Helping Our Livestock Through the Warm Summer Months
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How to Combat Heat Affecting Our Livestock
Summer is coming, just a little slower this year it seems. Although temperatures are still fair right now, the summer heat is not far off. How can we be ready for the summer temperatures and stress that it brings to our livestock?
Let’s start with when we check our livestock throughout the day and night. There are some signs you can be looking for to show symptoms of heat stress. Some symptoms that livestock may show can be:
- Excessive Panting
- Excessive Saliva or Drooling
- Increased Sweat
- Labored Breathing
- Lack of coordination.
For Poultry, some of the above apply, as well as:
- Pale Combs/Wattles
- Severe Lethargy.
If you notice any of the listed signs of your livestock contact your vet as soon as possible. Heat stress can lead to decreased production, lower breeding efficiency, increased lameness, increase in parasites, and if left untreated or ignored can lead to death of the livestock. If a veterinarian is unavailable, whether they cannot come out or are not close, get some tips for combating heat stress from the vet instead.
You can also do the following after livestock show signs of heat stress: Remove the animal from the sun and get them into shade areas. Offer electrolytes to help replenish some of the nutrients they have lost. Gradually try to cool their bodies down by hosing off (If able) and then removing any excess water so that heat you are trying to remove doesn’t build back up.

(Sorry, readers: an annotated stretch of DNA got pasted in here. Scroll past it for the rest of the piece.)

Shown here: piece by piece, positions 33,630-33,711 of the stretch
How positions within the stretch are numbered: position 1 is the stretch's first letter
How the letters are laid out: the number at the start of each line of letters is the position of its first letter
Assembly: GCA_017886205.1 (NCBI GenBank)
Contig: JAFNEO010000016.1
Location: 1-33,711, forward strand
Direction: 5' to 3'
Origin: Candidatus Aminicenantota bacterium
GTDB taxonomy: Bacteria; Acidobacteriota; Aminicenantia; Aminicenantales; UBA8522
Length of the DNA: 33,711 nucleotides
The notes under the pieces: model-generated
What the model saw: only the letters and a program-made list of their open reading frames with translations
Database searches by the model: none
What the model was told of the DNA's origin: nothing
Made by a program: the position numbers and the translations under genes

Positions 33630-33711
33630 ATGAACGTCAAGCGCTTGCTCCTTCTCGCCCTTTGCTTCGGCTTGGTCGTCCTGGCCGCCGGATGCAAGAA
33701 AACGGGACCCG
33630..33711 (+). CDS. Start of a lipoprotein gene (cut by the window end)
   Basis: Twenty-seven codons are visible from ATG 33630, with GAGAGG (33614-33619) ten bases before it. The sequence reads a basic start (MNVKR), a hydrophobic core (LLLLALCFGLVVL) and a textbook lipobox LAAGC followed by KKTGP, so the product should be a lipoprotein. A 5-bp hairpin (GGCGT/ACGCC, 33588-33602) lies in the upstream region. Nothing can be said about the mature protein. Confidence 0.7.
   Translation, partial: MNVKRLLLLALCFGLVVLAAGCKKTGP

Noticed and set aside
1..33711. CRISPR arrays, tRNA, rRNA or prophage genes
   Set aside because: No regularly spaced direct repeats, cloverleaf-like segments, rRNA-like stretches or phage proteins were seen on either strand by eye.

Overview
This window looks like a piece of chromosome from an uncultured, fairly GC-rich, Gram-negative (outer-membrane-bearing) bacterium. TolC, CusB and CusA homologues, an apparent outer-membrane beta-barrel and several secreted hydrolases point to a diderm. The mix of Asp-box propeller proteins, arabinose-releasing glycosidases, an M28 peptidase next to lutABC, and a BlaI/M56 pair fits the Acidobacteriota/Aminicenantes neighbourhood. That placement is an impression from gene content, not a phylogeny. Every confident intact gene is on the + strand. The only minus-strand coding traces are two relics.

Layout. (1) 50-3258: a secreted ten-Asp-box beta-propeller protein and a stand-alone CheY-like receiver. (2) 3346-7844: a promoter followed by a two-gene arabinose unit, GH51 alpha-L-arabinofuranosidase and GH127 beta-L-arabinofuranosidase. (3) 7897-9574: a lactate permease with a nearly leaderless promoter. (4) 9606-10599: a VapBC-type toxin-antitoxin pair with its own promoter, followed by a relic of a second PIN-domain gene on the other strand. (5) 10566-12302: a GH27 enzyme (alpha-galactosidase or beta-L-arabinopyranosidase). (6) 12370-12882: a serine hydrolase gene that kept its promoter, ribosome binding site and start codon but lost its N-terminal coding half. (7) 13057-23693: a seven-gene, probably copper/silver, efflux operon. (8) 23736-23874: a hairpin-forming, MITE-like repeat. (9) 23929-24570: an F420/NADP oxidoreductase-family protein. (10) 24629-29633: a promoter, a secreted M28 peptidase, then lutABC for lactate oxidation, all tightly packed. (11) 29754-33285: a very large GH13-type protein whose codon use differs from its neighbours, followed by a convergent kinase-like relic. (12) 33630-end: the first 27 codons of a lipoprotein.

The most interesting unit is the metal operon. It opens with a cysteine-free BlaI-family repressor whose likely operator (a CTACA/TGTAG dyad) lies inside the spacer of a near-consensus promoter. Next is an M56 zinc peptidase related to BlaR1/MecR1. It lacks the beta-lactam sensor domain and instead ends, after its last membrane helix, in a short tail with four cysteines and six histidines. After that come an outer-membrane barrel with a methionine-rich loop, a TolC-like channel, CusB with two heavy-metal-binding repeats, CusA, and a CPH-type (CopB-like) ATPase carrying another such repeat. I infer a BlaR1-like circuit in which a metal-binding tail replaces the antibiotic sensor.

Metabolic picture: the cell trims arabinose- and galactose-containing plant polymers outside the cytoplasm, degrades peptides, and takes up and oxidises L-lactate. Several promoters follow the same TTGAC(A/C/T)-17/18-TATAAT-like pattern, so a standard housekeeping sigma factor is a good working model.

Before heat stress sets in to your livestock some things you can do to help keep them cool during those hot days are:
- Make sure to offer your livestock with plenty of fresh cool water for drinking.
- In areas where you are able to for poultry, freeze fruits and veggies cut up in ice trays or bowls to offer your feathered friends a cool treat throughout the day
- During the day or night if feasible, you can set up misters or sprinklers in your barns or coops to help give the livestock some cool ground to lay on to help lower their body temperatures back down
- Be sure to offer plenty of shade for your livestock so that they are able to get out of that direct sun
- If livestock are still showing slight signs of heat stress throughout the day, then you can also cut rations of feed if they are on any to help them to produce less body heat throughout the day and offer more pasture if able
- During extreme heat, you should also avoid hauling or working your livestock during the hottest parts of the day
- When caring for livestock in pens, barns or houses during the summer it is also important to ensure you are providing plenty of ventilation as well as decreasing stocking rates where you are able to, to allow that livestock to spread out and have a little more “breathing room”
If you are needing any assistance with your livestock, setting up ways to ensure your livestock are staying as cool as possible this summer, or any other questions, please reach out to our office and let us know how we can help you and your livestock!
You can reach Bailee Perkins at the office at 336-694-4158 Ext. 5, and email at firstname.lastname@example.org.